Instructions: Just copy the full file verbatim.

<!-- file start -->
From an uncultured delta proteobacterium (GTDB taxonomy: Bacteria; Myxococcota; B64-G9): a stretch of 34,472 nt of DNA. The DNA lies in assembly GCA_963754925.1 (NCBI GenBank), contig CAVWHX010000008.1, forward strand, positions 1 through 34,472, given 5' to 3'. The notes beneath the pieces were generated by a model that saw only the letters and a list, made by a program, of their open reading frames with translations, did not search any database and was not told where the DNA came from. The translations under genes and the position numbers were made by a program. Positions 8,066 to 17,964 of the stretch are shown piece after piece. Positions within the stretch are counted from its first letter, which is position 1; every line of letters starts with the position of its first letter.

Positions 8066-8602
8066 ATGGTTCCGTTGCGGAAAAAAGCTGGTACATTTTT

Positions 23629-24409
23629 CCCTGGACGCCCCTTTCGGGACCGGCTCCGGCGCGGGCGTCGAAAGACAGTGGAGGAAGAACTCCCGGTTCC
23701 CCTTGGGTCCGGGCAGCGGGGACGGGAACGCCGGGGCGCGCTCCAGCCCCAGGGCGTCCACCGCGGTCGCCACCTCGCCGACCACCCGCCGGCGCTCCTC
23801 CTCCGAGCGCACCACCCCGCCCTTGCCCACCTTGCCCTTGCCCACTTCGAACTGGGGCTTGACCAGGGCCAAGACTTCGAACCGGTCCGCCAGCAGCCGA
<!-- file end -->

From an uncultured delta proteobacterium (GTDB taxonomy: Bacteria; Myxococcota; B64-G9): a stretch of 34,472 nt of DNA. The DNA lies in assembly GCA_963754925.1 (NCBI GenBank), contig CAVWHX010000008.1, forward strand, positions 1 through 34,472, given 5' to 3'. The notes beneath the pieces were generated by a model that saw only the letters and a list, made by a program, of their open reading frames with translations, did not search any database and was not told where the DNA came from. The translations under genes and the position numbers were made by a program. Positions 8,066 to 17,964 of the stretch are shown piece after piece. Positions within the stretch are counted from its first letter, which is position 1; every line of letters starts with the position of its first letter.

Positions 8066-8602
8066 ATGGTTCCGTTGCGGAAAAAAGCTGGTACATTTTT

Positions 23629-24409
23629 CCCTGGACGCCCCTTTCGGGACCGGCTCCGGCGCGGGCGTCGAAAGACAGTGGAGGAAGAACTCCCGGTTCC
23701 CCTTGGGTCCGGGCAGCGGGGACGGGAACGCCGGGGCGCGCTCCAGCCCCAGGGCGTCCACCGCGGTCGCCACCTCGCCGACCACCCGCCGGCGCTCCTC
23801 CTCCGAGCGCACCACCCCGCCCTTGCCCACCTTGCCCTTGCCCACTTCGAACTGGGGCTTGACCAGGGCCAAGACTTCGAACCGGTCCGCCAGCAGCCGA